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The Hubble Space Telescope turned 30 this year, and for the occasion, it’s sharing a present with you. NASA has just released dozens of newly processed Hubble images featuring 30 dazzling galaxies, sparkling star clusters, and ethereal nebulae.
And there’s something extra special about these 30 celestial gems: All of them can be seen through backyard telescopes. Some of them can also be spotted with binoculars or even the naked eye.
This stunning image captures a small region on the edge of the inky Coalsack Nebula, or Caldwell 99. Caldwell 99 is a dark nebula — a dense cloud of interstellar dust that completely blocks out visible wavelengths of light from objects behind it.
Caldwell 29, also known as NGC 5005, is a spiral galaxy that likely harbors a supermassive black hole at its heart. The galaxy has a feature called a low-ionization nuclear emission-line region (LINER) nucleus, which means the gas at the center of the galaxy is emitting light at certain wavelengths that indicates a source of energy is removing electrons from the atoms in the gas (“ionizing” it).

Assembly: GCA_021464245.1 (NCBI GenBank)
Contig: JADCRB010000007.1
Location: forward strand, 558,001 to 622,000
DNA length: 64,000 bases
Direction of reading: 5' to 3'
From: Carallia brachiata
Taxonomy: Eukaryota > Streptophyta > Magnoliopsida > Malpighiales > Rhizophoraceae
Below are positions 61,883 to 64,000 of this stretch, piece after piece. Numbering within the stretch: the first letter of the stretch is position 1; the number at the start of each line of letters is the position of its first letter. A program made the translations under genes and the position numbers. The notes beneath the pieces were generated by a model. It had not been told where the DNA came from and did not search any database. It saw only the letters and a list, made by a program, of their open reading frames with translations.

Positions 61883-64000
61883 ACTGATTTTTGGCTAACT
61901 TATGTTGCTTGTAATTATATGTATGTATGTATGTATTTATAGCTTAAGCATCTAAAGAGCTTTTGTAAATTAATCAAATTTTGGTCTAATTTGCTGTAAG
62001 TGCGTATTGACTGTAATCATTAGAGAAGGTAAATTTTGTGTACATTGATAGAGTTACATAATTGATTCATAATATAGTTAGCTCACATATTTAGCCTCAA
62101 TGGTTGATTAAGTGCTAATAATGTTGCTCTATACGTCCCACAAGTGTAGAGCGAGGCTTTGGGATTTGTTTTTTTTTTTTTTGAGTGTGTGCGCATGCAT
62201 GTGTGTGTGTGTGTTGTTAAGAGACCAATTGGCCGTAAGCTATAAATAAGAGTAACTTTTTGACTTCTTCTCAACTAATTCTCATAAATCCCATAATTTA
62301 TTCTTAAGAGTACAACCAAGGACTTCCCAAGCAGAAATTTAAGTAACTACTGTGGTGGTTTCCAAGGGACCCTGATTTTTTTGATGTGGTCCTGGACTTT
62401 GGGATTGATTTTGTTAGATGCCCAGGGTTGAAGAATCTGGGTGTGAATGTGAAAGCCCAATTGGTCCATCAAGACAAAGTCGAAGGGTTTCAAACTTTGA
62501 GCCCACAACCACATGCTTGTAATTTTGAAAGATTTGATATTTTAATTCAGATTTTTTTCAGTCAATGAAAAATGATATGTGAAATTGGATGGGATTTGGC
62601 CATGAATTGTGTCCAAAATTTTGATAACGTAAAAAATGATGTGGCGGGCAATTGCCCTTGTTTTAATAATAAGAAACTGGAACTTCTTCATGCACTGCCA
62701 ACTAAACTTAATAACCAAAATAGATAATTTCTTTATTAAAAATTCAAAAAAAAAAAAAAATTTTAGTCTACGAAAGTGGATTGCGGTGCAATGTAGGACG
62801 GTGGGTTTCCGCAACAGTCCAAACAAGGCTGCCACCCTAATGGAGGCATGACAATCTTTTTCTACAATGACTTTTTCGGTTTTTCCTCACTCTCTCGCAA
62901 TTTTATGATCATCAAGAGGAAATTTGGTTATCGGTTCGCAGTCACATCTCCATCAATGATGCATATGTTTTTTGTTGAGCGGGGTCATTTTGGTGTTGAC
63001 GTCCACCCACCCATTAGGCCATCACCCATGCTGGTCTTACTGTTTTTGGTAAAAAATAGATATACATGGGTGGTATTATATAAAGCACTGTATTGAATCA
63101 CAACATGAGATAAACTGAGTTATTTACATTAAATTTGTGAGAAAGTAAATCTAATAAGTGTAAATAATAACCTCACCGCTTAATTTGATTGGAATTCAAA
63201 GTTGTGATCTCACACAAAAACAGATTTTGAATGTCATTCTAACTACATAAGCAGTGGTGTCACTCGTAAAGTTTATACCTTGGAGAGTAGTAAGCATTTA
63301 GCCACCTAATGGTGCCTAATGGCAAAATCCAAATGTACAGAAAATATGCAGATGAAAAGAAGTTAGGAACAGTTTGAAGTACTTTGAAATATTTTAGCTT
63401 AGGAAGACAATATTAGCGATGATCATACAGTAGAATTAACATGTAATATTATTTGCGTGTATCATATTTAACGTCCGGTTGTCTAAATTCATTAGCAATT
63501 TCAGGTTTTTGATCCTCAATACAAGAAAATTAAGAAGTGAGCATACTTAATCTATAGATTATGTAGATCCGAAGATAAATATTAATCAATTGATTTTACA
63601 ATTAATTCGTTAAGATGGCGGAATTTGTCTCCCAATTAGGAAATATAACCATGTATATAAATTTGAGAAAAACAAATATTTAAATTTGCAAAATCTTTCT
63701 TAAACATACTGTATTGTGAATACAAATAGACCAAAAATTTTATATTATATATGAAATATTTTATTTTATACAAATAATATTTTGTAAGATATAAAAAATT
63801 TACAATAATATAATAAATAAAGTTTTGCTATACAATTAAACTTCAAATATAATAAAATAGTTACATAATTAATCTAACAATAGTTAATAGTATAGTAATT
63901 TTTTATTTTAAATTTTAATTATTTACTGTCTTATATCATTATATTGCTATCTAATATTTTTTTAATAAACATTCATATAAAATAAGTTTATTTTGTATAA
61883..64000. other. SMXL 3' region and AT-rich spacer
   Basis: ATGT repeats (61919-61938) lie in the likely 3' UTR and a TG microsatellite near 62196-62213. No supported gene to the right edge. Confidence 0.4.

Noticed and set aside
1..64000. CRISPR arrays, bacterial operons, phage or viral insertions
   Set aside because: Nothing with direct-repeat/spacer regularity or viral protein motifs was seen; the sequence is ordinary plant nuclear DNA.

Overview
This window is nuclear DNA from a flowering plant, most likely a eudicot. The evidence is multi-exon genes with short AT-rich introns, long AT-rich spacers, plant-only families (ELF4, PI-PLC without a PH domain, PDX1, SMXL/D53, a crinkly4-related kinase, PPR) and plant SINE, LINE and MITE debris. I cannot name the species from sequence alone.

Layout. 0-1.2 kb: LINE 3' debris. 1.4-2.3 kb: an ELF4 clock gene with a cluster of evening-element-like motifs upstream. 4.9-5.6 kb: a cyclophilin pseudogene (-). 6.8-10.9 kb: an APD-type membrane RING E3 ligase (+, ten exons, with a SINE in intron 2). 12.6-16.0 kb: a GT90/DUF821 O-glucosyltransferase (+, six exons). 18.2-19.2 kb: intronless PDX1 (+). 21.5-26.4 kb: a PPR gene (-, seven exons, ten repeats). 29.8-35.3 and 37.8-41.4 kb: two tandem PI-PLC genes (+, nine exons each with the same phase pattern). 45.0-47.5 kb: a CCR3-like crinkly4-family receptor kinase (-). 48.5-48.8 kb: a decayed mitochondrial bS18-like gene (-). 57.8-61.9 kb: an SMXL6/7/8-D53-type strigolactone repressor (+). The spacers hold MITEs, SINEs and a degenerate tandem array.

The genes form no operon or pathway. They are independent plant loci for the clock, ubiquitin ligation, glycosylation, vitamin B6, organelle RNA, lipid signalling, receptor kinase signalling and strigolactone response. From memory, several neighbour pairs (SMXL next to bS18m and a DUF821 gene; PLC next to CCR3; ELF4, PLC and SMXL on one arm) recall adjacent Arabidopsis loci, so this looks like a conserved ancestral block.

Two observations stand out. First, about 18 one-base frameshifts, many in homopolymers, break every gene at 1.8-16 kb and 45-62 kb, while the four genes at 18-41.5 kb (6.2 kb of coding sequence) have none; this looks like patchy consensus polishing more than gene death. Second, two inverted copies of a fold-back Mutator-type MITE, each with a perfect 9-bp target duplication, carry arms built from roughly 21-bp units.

Caldwell 45, or NGC 5248, is a spiral galaxy located in the constellation Boötes, and it is notable for the ring structure around its nucleus. These nuclear rings are characterized by “hot spots” of starburst activity.
Caldwell 71, or NGC 2477, is an open star cluster. Open clusters are loosely bound collections of stars. However, Caldwell 71 is relatively compact and strikingly spherical, so it is easily mistaken for a globular cluster. It is located roughly 4,000 light-years from Earth in the constellation Puppis.
Caldwell 81, or NGC 6352, is a loose globular star cluster located roughly 20,000 light-years from Earth. This cluster is located in the constellation Ara and was discovered in 1826 by Scottish astronomer James Dunlop while he lived in Australia. With an apparent magnitude of 7.8, Caldwell 81 can be found with a small telescope.
originally posted by: Flyingclaydisk
a reply to: buddha
This is one of the reasons we should all be disappointed at the Space Shuttle's retirement. The US took a giant leap backwards in space in 2011 when the last Shuttle was retired. US manned spaceflight basically stopped from that point forward until May of this year with the Space-X missions. Currently, not Space-X, nor NASA, nor the Soyuz programs have any way to conduct missions like the Shuttle conducted during its life (not yet anyway).